GM Korea plans to do what works best in the nation its headquarter is located, without knowing the impact it will have on Korean OEMs or suppliers. When Hyundai opened its Bromont plant near Montreal in 1988, Hyundai gave free meals to its employees to follow the practice in Korea. The Canadian employees were so much happy, but other companies in Bromont were not, as they suddenly turned into a Scrooge compared to Hyundai. Hyundai had to change its policy, and began to charge $3.5 to the employees. The above pictures are Hyundai Bromont plant that is now closed.   
3. Auto Industry
1) Renault-Samsung gets a blue eye by golf bags
As most of golf courses are located outside Seoul in two hours drive range, the golfers tend to meet at a location and ride together in one car with all of their golf bags in the trunk. So it is very important that the trunk has to be big enough to hold minimum 4 golf bags as it has to be always four people to make one team. SK Encar, a used car dealer set up by SK Group, thus checked the size of 30 mid-size sedans sold in Korea, and said Renault Samsung’s top of the line SM7 and its smaller sister SM5 are no good for golfers as they could not take only three, not four golf bags. These two were the only local models that could not take four bags. Chrysler PT Cruiser was the worst as it could hold only 2 bags, while Ford’s new Taurus was the biggest with 5 bags.
SM 5 and SM 7 are designed by Renault-Nissan engineers who probably have small understanding of Korean way of thinking.  Another example is with North American cars in Korea.  Korea is small in land, and the parking lot is only 2.3m wide.  You park two 1,936mm wide Taurus side by side, and you have to wiggle out of the Taurus with doors only 15 centimeter open. (Sonata is 101mm narrower with 1835mm width.) Obama’s rhetoric wouldn’t help U.S cars sell better in Korea. It is American designer’s better understanding of Korean customs and realities.
2) Hyundai joins hands with GM over hydrogen fuel cell vehicle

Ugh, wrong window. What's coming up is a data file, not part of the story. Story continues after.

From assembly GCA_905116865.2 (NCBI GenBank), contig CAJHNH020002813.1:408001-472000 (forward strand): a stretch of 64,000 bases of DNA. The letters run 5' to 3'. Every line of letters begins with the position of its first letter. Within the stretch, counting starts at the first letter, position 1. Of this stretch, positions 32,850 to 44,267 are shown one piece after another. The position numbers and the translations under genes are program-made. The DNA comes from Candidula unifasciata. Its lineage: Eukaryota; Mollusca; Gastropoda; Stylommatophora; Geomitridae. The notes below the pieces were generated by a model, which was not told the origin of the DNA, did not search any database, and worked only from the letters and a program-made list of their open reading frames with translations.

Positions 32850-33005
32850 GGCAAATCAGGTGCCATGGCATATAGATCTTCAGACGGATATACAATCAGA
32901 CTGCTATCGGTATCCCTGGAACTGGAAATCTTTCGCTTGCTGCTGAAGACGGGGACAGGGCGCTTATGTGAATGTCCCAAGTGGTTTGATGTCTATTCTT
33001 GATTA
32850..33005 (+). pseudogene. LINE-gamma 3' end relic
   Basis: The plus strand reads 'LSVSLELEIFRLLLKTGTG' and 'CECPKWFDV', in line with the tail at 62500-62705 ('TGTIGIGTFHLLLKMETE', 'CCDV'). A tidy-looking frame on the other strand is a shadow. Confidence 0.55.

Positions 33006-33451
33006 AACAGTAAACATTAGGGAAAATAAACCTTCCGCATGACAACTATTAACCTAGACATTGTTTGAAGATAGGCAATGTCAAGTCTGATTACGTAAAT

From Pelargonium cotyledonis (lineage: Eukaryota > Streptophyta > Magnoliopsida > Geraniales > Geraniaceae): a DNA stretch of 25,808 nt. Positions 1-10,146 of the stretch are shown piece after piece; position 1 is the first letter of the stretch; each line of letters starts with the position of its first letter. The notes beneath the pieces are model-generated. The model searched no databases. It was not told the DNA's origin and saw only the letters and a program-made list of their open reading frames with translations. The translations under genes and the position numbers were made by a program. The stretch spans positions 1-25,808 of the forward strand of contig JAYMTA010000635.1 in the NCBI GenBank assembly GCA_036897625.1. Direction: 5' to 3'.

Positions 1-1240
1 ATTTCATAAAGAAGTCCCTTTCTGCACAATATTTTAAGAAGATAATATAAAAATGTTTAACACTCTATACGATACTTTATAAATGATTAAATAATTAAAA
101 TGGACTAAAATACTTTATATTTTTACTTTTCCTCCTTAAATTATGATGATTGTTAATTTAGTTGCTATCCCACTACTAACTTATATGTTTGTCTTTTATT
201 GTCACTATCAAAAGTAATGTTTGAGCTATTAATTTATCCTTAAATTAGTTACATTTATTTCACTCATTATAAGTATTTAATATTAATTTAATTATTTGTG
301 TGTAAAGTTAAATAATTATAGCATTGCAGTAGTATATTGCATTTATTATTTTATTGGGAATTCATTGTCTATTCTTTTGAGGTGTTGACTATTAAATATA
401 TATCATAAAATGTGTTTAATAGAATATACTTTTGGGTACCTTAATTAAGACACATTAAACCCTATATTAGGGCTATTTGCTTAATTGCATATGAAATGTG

According to local Herald Economy magazine, GM has signed a memorandum of understanding with Hyundai over joint development of future vehicles. A high ranking GM official said “GM’s top management has visited Hyundai headquarter in Seoul and R&D facility in Namyang last August, and proposed joint development if hydrogen fuel cell electric vehicle.”  A Hyundai official said Hyundai was positive to this proposal, thinking that it was a great accomplishment already to be proposed by a giant who spends 10 times more R&D money than Hyundai does. He said Hyundai Chairman Chung Mongkoo told his management to take a positive look at the GM proposal, and that official announcement can be made late this year or early next year.  Hyundai has supplied Seoul city with 19 Mohave and 14 Tucson models powered by hydrogen fuel cells.
Koreans call it “gemucee” to describe something big, powerful, and reliable, like gemucee refrigerator or gemucee Mike Tyson. Gemucee is how Koreans pronounce GMC, and this dates back to 1950s when Koreans were wowed by the performance of GMC military trucks during the Korean War. Koreans had only driven Japanese made vehicles run by charcoal until Gemucee trucks showed up in Korea. My brother in Hyundai probably hopes the latest joint development can result in Gemucee 2 that can wow the consumers all over the world this time.